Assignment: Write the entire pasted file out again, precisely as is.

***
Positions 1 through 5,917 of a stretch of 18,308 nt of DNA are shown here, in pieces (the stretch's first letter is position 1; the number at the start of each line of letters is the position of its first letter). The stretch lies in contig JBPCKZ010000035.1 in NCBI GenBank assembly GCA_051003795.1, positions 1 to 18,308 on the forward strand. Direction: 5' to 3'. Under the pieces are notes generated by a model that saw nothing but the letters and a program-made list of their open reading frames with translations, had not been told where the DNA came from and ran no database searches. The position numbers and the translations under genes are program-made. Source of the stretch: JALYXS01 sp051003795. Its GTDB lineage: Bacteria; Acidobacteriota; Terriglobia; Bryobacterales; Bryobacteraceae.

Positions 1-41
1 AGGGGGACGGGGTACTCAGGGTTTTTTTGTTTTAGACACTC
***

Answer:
Positions 1 through 5,917 of a stretch of 18,308 nt of DNA are shown here, in pieces (the stretch's first letter is position 1; the number at the start of each line of letters is the position of its first letter). The stretch lies in contig JBPCKZ010000035.1 in NCBI GenBank assembly GCA_051003795.1, positions 1 to 18,308 on the forward strand. Direction: 5' to 3'. Under the pieces are notes generated by a model that saw nothing but the letters and a program-made list of their open reading frames with translations, had not been told where the DNA came from and ran no database searches. The position numbers and the translations under genes are program-made. Source of the stretch: JALYXS01 sp051003795. Its GTDB lineage: Bacteria; Acidobacteriota; Terriglobia; Bryobacterales; Bryobacteraceae.

Positions 1-41
1 AGGGGGACGGGGTACTCAGGGTTTTTTTGTTTTAGACACTC